Thai massage is the modern culmination of ancient medicinal brutality. Think of well-meaning doctors armed with saws during the American Civil War. Make no mistake: this is combat—and unlike UFC or mixed martial arts fights, there is no tapping out on the mat or screaming, “UNCLE!”
As my hour progresses and nerves beg for intervention to end this madness, I wonder if I will have permanent damage. The years of adventure have been good to my soul but not to my body.
My back—a little iffy anyway after a rock climbing fall—makes me nervous. When Lucy’s impossibly-strong fingers finally find their way to my groin, I had to stop her for the first time. A Gortex mesh—a gift from the surgeon after skydiving-gone-wrong in 2005—separates my guts from casual viewers. If Lucy presses down with all of her weight, she has the potential to pop me like a grape. I would hate to make a mess all over the lovely spa. Customers would surely lose their protein shakes.
Despite Lucy’s best intentions, right now I am her puppet and my strings are pain. She is a master at pulling those strings. I’m certain she could make me do the moonwalk if she wanted. As she lumbers around me on the mat like a polar bear, I can’t help but look past the half-pulled curtain and envy my neighbor who has an attractive, size-zero massage therapist using pencil-thin fingers on his neck. Wait…is that bastard even smiling?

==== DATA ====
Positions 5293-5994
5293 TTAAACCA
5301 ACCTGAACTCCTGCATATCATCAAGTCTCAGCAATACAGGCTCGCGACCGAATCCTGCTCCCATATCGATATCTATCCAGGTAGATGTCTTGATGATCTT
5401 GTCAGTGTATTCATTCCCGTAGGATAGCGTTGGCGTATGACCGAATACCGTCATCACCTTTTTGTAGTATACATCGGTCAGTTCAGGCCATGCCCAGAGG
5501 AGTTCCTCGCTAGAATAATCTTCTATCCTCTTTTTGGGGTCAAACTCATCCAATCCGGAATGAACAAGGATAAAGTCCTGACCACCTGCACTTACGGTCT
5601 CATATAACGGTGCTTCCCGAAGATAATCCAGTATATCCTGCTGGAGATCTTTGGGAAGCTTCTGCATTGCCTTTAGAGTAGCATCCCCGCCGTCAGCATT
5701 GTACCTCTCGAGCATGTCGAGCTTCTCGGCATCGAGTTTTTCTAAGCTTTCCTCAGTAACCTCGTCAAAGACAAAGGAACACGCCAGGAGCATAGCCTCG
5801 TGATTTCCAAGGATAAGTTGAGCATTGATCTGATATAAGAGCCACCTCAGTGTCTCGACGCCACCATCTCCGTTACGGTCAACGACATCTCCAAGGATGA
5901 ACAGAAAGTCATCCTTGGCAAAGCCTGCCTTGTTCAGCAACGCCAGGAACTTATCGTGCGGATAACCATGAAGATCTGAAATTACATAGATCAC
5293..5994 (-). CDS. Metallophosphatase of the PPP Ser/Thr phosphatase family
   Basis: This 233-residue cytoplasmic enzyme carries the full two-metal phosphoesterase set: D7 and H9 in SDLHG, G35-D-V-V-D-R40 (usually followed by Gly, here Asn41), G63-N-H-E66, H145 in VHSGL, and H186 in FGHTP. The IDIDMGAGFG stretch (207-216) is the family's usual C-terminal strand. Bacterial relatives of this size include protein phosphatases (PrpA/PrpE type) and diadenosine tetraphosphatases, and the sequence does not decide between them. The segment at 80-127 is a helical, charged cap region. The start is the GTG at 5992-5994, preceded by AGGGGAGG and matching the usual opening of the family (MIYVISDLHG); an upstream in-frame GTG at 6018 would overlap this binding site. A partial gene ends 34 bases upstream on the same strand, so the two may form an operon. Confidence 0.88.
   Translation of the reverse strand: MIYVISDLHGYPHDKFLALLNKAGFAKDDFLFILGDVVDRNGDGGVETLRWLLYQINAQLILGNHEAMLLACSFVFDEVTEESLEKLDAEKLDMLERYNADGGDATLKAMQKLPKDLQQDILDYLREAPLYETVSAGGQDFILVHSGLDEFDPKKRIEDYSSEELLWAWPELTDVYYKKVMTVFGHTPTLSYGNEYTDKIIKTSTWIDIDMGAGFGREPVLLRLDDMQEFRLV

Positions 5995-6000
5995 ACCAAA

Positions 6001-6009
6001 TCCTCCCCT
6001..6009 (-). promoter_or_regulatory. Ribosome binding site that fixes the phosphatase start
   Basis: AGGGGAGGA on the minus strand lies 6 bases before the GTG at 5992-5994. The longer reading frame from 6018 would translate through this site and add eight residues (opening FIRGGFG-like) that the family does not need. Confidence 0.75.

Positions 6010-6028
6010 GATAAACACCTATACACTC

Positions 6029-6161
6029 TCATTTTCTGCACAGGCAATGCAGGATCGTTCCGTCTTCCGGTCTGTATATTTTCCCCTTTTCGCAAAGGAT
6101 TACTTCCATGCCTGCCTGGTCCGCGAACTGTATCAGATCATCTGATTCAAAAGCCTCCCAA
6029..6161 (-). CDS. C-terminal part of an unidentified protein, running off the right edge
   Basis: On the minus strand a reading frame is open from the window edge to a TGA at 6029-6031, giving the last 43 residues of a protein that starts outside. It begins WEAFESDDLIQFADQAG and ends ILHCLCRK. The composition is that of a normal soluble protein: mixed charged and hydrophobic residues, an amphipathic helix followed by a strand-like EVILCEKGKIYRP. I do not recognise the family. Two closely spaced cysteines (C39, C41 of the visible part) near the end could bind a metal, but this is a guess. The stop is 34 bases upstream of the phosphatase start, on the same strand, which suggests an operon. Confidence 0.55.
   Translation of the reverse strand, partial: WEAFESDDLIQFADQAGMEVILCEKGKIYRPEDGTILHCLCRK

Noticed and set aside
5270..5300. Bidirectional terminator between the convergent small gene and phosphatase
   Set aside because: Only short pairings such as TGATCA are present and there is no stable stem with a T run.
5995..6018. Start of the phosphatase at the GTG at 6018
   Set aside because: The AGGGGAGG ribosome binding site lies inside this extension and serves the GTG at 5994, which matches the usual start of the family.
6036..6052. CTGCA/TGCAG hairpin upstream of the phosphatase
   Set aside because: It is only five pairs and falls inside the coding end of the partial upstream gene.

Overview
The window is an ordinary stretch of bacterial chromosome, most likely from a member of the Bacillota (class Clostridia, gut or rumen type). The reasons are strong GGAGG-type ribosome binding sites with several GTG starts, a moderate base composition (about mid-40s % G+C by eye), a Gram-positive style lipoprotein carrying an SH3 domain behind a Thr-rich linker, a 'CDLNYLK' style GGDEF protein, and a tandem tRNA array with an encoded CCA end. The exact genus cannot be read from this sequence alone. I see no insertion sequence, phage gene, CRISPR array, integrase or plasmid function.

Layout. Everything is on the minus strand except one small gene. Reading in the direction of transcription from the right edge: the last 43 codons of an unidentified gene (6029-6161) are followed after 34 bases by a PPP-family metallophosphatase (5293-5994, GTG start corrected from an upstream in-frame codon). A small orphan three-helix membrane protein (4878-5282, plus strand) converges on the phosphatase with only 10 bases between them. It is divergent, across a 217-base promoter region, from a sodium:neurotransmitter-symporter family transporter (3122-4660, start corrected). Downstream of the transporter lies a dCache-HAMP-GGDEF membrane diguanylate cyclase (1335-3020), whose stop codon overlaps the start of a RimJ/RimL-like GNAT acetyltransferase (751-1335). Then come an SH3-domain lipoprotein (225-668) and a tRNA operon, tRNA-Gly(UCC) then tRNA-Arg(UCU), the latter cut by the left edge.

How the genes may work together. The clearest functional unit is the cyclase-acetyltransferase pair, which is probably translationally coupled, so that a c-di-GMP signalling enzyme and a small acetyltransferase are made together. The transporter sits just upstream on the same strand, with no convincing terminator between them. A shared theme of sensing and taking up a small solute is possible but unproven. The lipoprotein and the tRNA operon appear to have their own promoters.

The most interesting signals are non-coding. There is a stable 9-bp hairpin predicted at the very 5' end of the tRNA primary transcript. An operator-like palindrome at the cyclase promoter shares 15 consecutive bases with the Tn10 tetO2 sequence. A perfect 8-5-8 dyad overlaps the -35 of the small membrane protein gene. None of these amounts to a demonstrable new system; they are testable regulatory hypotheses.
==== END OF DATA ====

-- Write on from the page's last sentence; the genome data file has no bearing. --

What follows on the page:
All across the darkened room, which reeks of camphor oil, I can see people intertwined in various postures. Some postures look erotic; some look like entanglements that would have scared Hulk Hogan in his heyday.
My hour passes languidly. As far as I can tell, we are nearing the end. At this point, my consciousness has left my body and drifted to the ceiling. Looking down, I can see some poor sucker really getting it…
But that shell, a quivering mass of numb flesh, is mine.
As I sit up, Lucy indicates that the massage is finished by smacking me with open palms. The blow to the head could have knocked out a Shaolin monk, but then something strange happened. A peculiar warmth—pure chi energy which was once blocked—began spreading across my chest and my limbs.
Either this is what the instant of comatose paralysis feels like, or something good has come of all this. Lucy knows her stuff after all.
Thai massage blends Eastern energy beliefs with deep tissue massage. I did not feel the warmth spread from toes to fingers during my first massage experience. The last time I remember this strange, tingling sensation of healing welling up from deep in my body was after getting acupuncture at my Shaolin school in China.
Whatever Lucy has done, it worked. As she helped me up, I was expecting to float back to the lobby on my cloud of new energy. Instead, it felt more like I was slinging numb, partially attached bags of meat—my legs and feet—in front of me.
My neck slumps, unable to hold the weight of my head. I’m quite sure that at least one rib is broken, and my spleen may be leaking. I am 170 pounds of chewed bubble gum. I must now get accustomed to crawling down Bangkok’s Khao San Road with no bones.
Not good, but assuming that I regain muscle control within the next week, not all is lost. My happy ending for this Thai massage in Chiang Mai was a cup of steaming-hot lotus seed tea. I feel renewed circulation warming my body. I also relish the thought of not having to do this again—at least for another four years.
I even tipped Lucy. Maybe she won’t go after my family.